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“Take my advice-whatever may betide,
“For that which must be, first of all provide ;
“Then think of that which may be, and indeed,
“When well prepared, who knows what may succeed?
"But you may be, as you are pleased to hope,
"Priest, canon, bishop, cardinal, and pope.'

1

THE TURKEY AND THE ANT.
In other men we faults can spy,
And blame the mote that dims their

eye,
Each little speck and blemish find,-
To our own stronger errors blind.

A Turkey, tired of common food,
Forsook the barn, and sought the wood ;
Behind her ran an infant train,
Collecting here and there a grain.
“ Draw near, my birds !" the mother cries,
“ This hill delicious fare supplies;
“ Behold the busy negro race,
“See millions blacken all the place !
“Fear not; like me, with freedom eat;
An ant is most delightful meat.
“ How blessed, how envied, were our life,
“Could we but 'scape the poulterer's knife;
" But man, cursed man, on turkeys preys,
" And Christmas shortens all our days.
“ Sometimes with oysters we combine,
“Sometimes assist the savoury chine;
“ From the low peasant to the lord,
“The Turkey smokes on every

board;
“Sure men for gluttony are cursed,
“Of the seven deadly sins the worst."

An Ant, who climbed beyond her reach,
Thus answered from the neighbouring beech :

you remark another's sin,
“ Bid thy own conscience look within ;
“ Control thy more voracious bill,
" Nor for a breakfast nations kill."

" Ere

LOCHINVAR. O, young Lochinvar is come out of the West, Through all the wide Border his steed was the best ; And, save his good broad-sword, he weapon had none, He rode all unarmed, and he rode all alone. So faithful in love, and so dauntless in war, There never was knight like the young Lochinvar. He staid not for brake, and he stopped not for stone, He swam the Eske river where ford there was none; But, ere he alighted at Netherby gate, The bride had consented, the gallant came late: For a laggard in love, and a dastard in war, Was to wed the fair Ellen of brave Lochinvar. So boldly he entered the Netherby hall, Among bride's-men, and kinsmen, and brothers, and all: Then spoke the bride's father, his hand on his sword, (For the poor craven bridegroom said never a word,) "O come ye in peace here, or come ye in war, “ Or to dance at our bridal, young Lord Lochinvar ?!?"I long wooed your daughter, my suit you denied ;“ Love swells like the Solway, but ebbs like its tide“ And now am I come with this lost love of mine, "To lead but one measure, drink one cup of wine. 6. There are maidens in Scotland more lovely by far, “That would gladly be bride to the young Lochinvar.” The bride kissed the goblet; the knight took it up, He quaffed off the wine, and he threw down the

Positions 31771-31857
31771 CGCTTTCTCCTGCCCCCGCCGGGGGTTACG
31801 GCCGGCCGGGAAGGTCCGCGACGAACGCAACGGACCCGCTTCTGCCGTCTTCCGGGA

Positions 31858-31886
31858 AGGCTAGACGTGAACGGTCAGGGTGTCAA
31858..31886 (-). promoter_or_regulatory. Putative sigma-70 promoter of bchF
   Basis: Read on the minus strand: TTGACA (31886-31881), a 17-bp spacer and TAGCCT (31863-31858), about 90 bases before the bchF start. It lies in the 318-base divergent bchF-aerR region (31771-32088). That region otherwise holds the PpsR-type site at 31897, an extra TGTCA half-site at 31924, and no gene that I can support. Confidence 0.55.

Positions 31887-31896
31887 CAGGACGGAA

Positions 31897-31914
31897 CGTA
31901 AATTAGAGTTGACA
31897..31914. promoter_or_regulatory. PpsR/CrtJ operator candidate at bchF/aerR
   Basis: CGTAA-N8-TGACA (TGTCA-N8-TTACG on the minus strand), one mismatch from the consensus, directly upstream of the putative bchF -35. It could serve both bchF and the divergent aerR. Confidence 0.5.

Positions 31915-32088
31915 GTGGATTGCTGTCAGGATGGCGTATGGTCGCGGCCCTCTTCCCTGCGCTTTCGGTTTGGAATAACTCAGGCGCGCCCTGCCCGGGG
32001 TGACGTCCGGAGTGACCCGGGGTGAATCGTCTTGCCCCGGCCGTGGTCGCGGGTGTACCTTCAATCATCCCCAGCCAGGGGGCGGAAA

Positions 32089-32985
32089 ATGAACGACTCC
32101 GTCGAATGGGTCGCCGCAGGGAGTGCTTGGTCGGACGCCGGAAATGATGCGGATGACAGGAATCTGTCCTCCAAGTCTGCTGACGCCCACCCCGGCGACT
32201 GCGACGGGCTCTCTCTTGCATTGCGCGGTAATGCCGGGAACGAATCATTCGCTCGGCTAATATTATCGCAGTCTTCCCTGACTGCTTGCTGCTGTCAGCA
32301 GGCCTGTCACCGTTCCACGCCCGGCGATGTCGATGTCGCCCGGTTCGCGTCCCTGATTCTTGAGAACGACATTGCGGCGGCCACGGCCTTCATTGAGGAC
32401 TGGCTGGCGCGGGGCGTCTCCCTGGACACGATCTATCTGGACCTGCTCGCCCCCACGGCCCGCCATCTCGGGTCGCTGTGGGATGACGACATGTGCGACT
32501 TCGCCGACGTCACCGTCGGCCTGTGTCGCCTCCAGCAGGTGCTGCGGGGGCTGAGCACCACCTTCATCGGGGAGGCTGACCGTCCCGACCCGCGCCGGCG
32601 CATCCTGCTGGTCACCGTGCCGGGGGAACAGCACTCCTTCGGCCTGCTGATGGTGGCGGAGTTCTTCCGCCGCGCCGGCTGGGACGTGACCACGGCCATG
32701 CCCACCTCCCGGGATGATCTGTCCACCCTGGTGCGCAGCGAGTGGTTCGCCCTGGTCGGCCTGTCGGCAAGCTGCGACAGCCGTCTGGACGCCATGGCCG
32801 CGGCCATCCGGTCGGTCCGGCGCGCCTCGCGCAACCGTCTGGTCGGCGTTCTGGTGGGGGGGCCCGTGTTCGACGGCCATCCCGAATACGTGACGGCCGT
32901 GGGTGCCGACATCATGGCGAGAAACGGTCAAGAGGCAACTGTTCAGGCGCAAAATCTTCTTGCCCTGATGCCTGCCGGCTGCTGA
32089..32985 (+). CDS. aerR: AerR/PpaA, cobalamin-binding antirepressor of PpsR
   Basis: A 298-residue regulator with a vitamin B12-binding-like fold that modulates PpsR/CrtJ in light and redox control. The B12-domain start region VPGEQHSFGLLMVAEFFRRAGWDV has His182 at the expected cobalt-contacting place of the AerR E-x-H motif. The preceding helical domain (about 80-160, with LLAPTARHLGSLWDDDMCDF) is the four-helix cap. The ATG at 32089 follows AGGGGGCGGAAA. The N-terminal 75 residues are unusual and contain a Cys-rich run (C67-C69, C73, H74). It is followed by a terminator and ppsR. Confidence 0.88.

сир. . She looked down to blush, and she looked up to sigh, With a smile on her lips, and a tear in her eye. He took her soft hand, ere her mother could bar,". Now tread we a measure !” said young

Lochin var. So stately his form, and so lovely her face, That never a hall such a galliard did grace While her mother did fret and her father did fume, And the bridegroom stood dangling his bonnet and plume; And the bridemaidens whispered, “ 'Twere better by far - To have matched our fair cousin with young Lochinvar."

One touch to her hand, and one word in her ear,
When they reached the hall door, and the charger stood

near; So light to the croupe the fair lady he swung, So light to the saddle before her he sprung! “She is won! we are gone, over bank, bush, and scaur; " They'll have fleet steeds that follow," quoth young

Lochinvar, There was mounting 'mong Græmes of the Netherby

clan; Fosters, Fenwicks, and Musgraves, they rode, and they

ran; There was racing, and chasing, on Cannobie Lee, But the lost bride of Netherby ne'er did they see. So daring in love, and so dauntless in war, Have ye e'er heard of gallant like young Lochinvar?